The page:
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Iowa St.-Kansas St. Preview

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(AP) - Iowa State is on the verge of falling out of the Big 12 race before it even really begins.

Iowa State's surprising 1-3 start in league play has put it in a precarious spot heading into Saturday's game at Kansas State (11-5, 1-3).

The 17th-ranked Cyclones (12-4) are already three games behind league-leading and No. 11 West Virginia, and two behind No. 1 Kansas, second-ranked Oklahoma and No. 22 Baylor.

A loss to the Wildcats might prove to be a fatal blow to their title hopes.

''I've been through this same situation before. Obviously it's a different city, different state, different team,'' first-year coach Steve Prohm said. ''If you don't have great kids, you can't get through it. But we've got great kids ... we've got character and we've got talent. So we'll get through.''

The shaky start in the Big 12 can be traced largely to a lack of defense and depth.

Iowa State still hasn't lost its ability to score with ease. But the Cyclones, who insisted they would focus more heavily on defense under Prohm, have let opponents get way too comfortable at times.

Iowa State let Baylor score 60 points in the second half last Saturday, blowing an 11-point lead in the final 14 minutes of a 94-89 home loss. The Cyclones gave Texas a ton of open looks Tuesday and the Longhorns won 94-91 in overtime after hitting 13 3-pointers.

Iowa State allows 75 points per game and an opponent field-goal percentage of 43.3 - both worst in the Big 12.

''There's a bunch of words I can use for that one,'' star Georges Niang said when asked about Iowa State's defensive identity. ''We lost it. I think we're working to get that back.''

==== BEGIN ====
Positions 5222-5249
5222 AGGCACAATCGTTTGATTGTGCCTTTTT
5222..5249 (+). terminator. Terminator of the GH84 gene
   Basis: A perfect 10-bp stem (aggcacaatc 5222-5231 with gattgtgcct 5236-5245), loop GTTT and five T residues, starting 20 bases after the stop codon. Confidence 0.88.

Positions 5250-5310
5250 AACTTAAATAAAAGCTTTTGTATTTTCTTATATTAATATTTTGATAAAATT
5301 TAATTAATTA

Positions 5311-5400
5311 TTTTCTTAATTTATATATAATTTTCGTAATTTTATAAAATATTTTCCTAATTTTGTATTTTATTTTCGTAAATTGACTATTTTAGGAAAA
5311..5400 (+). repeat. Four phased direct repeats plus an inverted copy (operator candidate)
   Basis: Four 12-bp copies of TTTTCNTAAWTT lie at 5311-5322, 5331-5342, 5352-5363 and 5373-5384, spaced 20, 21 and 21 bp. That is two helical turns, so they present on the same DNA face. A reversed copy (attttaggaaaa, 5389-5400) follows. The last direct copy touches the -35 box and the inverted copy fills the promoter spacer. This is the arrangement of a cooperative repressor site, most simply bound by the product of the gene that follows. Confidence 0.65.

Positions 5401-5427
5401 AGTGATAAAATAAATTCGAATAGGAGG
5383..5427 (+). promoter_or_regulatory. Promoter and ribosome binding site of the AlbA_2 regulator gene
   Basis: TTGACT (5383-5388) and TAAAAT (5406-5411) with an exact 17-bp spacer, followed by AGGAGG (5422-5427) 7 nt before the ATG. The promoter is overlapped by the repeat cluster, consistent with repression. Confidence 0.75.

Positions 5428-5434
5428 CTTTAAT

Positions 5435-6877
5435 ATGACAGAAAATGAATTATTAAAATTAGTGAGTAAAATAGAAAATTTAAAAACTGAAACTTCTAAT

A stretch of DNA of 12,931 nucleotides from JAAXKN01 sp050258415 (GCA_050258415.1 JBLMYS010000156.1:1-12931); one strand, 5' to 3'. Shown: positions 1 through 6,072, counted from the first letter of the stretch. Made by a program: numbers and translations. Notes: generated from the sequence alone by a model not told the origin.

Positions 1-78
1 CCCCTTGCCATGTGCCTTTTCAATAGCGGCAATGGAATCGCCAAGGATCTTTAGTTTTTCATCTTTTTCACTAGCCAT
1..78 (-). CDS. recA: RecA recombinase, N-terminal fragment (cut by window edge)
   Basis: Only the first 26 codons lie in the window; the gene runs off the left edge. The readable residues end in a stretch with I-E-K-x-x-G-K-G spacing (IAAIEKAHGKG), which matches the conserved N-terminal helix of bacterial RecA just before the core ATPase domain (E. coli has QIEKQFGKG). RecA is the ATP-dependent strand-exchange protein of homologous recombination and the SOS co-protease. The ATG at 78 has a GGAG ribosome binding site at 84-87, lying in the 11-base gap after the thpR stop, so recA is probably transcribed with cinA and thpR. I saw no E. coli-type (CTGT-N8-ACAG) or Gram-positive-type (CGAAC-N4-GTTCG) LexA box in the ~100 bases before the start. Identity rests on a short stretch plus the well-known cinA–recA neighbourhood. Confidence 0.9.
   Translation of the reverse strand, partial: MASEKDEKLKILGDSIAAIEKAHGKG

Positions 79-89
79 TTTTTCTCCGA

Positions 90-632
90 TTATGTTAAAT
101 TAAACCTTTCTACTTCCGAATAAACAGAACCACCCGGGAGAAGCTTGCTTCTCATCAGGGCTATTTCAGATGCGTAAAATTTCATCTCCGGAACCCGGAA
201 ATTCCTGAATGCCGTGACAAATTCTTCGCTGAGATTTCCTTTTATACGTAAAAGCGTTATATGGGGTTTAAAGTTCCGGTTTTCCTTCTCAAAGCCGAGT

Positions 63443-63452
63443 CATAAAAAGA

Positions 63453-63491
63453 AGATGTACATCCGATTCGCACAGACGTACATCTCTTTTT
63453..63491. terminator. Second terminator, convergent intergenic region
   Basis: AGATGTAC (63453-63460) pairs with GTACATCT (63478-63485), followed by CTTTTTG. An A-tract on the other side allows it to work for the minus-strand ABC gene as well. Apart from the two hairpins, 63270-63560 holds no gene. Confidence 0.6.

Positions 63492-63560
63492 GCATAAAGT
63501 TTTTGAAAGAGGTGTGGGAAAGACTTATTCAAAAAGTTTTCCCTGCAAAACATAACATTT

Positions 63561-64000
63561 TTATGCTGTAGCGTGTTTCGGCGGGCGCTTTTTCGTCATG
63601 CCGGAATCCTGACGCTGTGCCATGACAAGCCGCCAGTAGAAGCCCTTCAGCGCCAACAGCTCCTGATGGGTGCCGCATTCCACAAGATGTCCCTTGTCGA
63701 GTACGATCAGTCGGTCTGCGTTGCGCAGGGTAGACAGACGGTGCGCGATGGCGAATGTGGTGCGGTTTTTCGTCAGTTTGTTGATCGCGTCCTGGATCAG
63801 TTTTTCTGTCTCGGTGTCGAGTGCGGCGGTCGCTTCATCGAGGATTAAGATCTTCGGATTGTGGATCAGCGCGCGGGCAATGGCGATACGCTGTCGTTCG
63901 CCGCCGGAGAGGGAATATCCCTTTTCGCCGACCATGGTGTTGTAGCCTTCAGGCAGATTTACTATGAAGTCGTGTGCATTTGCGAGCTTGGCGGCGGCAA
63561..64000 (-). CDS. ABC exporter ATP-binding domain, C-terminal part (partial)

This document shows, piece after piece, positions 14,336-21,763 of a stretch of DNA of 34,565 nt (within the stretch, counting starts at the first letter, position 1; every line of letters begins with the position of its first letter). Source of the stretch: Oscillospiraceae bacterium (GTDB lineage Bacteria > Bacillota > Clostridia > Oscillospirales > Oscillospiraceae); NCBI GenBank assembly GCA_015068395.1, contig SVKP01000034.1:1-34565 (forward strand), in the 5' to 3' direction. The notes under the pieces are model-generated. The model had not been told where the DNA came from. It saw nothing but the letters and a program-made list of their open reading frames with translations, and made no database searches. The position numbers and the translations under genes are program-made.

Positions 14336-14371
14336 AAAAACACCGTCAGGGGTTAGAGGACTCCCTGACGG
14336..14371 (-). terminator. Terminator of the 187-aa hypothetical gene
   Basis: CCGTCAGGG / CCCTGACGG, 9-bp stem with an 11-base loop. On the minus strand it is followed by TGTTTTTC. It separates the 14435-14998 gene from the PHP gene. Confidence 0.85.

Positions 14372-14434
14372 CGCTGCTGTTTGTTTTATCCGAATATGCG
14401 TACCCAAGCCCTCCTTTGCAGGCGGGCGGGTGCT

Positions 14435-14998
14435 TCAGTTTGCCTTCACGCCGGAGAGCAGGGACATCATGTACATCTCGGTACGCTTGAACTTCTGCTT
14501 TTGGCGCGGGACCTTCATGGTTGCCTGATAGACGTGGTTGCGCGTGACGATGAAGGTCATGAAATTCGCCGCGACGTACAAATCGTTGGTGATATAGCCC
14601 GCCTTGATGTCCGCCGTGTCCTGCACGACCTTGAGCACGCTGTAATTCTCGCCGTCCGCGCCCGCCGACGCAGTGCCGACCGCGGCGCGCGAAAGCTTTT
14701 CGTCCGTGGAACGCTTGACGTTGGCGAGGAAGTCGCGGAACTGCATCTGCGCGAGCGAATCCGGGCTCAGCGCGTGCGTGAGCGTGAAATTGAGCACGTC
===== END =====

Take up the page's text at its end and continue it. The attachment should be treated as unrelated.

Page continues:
Still, one of the biggest culprits of bad defense is tired legs - and no team in the country pushes its starters more than the Cyclones.

Iowa State is essentially using seven players after senior Naz Mitrou-Long decided in December to sit out the rest of the season because his hips hadn't healed from offseason surgery.

The Cyclones are the only team in the country with five starters all averaging at least 29 minutes, according to STATS. The cumulative minutes played for Iowa State's starting five, 163.4 out of 200 per game, are also first among Power Five schools.

Prohm - who has already cut back on working his top players much beyond an hour in practice - said Thursday that he expects reserves Deonte Burton and Hallice Cooke to get more minutes in the weeks ahead.

''I think (you have to be) smart about their bodies,'' Prohm said. ''We'll be a little bit smarter and sharper about that. We'll get these guys rest. They're experienced. They'll be game ready.''

The conventional notion for winning the Big 12 regular-season title has been for teams to sweep their nine league home games and go 5-4 on the road. If Iowa State falls to the Wildcats, it would need to win its final 13 conference games - including trips to Kansas, West Virginia and Baylor and Monday's home game with Oklahoma - just to reach 14-4.

''This isn't the first (measure) of adversity we've faced. We're ready to fight back and keep climbing. There are no quitters in this locker room,'' Niang said. People ''are going to be in for a surprise.''

Kansas State surprised the No. 12 Cyclones last Feb. 28, using a late 22-9 run to win 70-69 and extend its home win streak in the series to three.

The Wildcats enter this one after snapping a three-game skid with an 83-70 win over visiting Texas Tech on Tuesday. They shot a season-high 56.4 percent and made a season-best 10 3s, with Kamau Stokes and Barry Brown combining to hit seven of them.

Kansas State shot 40.1 percent and went 14 for 64 (21.9 percent) from long range in the first three conference games.

''We came in tonight feeling like this was a very important game,'' leading scorer Wesley Iwundu said. ''Every game is important, but this one was really, really important. This is a two-game homestand, so we have to protect home court and win these games.''